Atlantic Cape Breaks Ground on $16 Million STEM Building Project

A construction contract will be awarded on Dec. 18.

Atlantic Cape Community College broke ground on its $16 million Science, Technology, Engineering and Math (STEM) building Monday morning, Dec. 10, college officials announced.

Atlantic Cape plans to award the construction contract at its Board of Trustees meeting on Tuesday, Dec. 18, college officials said. Funding came from a number of sources equaling $8 million, with an $8 million matching grant by the County of Atlantic Funders, college officials said.

The groundbreaking took place on the Mays Landing campus with nearly 100 college representatives, government and hospitality officials in attendance, according to college officials.

The building is considered the centerpiece of the Blueprint 2020 Master Plan, and features five science labs and three computer labs, according to college officials. It will be the home of the new Air Traffic Control (Terminal) Degree program, will have a vegetated “green” roof and astronomy viewing area, and is designed to receive Leadership in Energy and Environmental Design (LEED) silver status, according to college officials.

The U.S. Green Building Council gives out the silver status, which is certified by the Green Building Certification Institute (GBCI). The Richard Stockton College of New Jersey recently earned LEED gold status for its Campus Center.

Atlantic Cape believes silver status is attainable, mainly due to the following features:

  • a vegetated green roof;
  • use of recycled materials in construction;
  • day-lighting in most of the occupied spaces and use of indirect lighting;
  • use of natural materials including linoleum flooring and stone tile;
  • indoor air quality monitoring; and
  • storm water management using a vegetated bio-swale.

“The groundbreaking for this state-of-the-art STEM building simply would not be possible without the vision and support of a wide range of advocates, including members of the college community, led by our Board of Trustees, elected officials from the local through the national levels, and leaders from the private sector. It has truly been team effort,” Atlantic Cape President Dr. Peter Mora said in a statement issued by the college.

The STEM building was designed by Stantec Architects, a national firm with experience designing such buildings, according to Atlantic Cape officials. The exterior of the building will feature brick cavity walls on the first floor, and insulated metal panel on the second, according to college officials.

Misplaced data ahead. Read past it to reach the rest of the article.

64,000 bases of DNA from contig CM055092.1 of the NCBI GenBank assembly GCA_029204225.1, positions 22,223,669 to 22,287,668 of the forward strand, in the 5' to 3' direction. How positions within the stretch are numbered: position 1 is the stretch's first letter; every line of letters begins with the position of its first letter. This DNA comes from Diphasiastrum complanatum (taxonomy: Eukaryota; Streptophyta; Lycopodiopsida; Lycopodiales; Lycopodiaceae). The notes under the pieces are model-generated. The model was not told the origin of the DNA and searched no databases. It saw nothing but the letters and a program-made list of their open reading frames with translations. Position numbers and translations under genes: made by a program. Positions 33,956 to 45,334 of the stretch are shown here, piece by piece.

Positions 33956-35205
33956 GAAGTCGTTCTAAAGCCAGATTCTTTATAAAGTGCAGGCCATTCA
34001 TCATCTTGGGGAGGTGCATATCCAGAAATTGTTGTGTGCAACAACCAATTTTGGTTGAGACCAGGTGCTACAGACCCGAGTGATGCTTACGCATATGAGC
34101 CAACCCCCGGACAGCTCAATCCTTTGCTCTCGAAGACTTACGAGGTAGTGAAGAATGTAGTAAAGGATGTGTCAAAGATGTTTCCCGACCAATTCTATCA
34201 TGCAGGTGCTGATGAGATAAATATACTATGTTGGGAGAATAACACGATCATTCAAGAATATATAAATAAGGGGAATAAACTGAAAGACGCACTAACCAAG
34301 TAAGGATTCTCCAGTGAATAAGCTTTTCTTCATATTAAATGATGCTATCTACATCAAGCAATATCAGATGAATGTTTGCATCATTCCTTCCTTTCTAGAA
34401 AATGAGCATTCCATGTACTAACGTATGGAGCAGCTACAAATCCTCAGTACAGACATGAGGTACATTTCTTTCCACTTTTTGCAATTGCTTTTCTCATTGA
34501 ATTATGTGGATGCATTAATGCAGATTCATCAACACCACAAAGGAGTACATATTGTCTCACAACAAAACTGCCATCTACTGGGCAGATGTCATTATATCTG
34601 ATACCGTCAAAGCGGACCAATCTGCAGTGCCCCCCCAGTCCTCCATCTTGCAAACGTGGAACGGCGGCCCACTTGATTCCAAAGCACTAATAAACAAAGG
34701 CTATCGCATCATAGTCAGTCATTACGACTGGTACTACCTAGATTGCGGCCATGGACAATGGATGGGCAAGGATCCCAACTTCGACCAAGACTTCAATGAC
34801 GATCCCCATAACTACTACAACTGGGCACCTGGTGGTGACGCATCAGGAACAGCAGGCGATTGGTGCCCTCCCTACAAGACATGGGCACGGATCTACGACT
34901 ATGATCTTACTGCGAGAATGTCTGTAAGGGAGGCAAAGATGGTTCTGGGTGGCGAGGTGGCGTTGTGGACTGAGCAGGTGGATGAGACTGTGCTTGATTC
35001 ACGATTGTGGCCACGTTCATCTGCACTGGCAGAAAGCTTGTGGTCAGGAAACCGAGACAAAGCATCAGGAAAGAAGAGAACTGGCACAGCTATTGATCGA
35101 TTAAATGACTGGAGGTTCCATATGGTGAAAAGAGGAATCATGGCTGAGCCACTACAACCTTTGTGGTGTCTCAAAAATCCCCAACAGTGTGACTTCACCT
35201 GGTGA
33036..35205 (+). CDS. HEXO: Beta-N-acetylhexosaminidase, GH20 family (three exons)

Specifically, the building will feature:

  • two biology labs;
  • one organic chemistry lab;
  • one general chemistry lab;
  • one lab shared between earth science and anthropology;
  • adjacent science preparation rooms;
  • three computer classrooms, one housing the College’s Federal Aviation Administration tower simulator for its new Air Traffic Control (Terminal) degree program; and
  • a second simulator designed to teach radar operation instruction.

Additionally, the building will provide:

  • student collaboration spaces;
  • faculty offices;
  • conference rooms;
  • student lounges; and
  • small ‘grab and go’ food station.

Those contributing to the funding of the project included: South Jersey Economic Development District; Atlantic Cape Community College Foundation; federal government, omnibus and U.S. Economic Development Administration funding; Atlantic Cape; and the state of New Jersey, Chapter 12 program, according to college officials.

“The construction of this facility, when linked to the recent opening of the Rutgers Degree Completion facility here in Mays Landing and the current construction of a new hospitality studies wing at our Worthington Atlantic City Campus, constitutes a transformational, historic change in improving the quality of the academic and workforce programs offered at Atlantic Cape Community College,” Mora said. “These projects directly support our published mission of providing opportunity to superior and affordable higher education for the residents of Atlantic and Cape May counties.”

Other dignitaries in attendance included: Otto Hernandez, department chair, Information Systems & Aviation Studies; Ken Calemmo, Atlantic Cape Community College Foundation board officer and capital campaign cabinet member; Atlantic County Executive Dennis Levinson; Assemblyman John F. Amodeo; and Congressman Frank A. LoBiondo.


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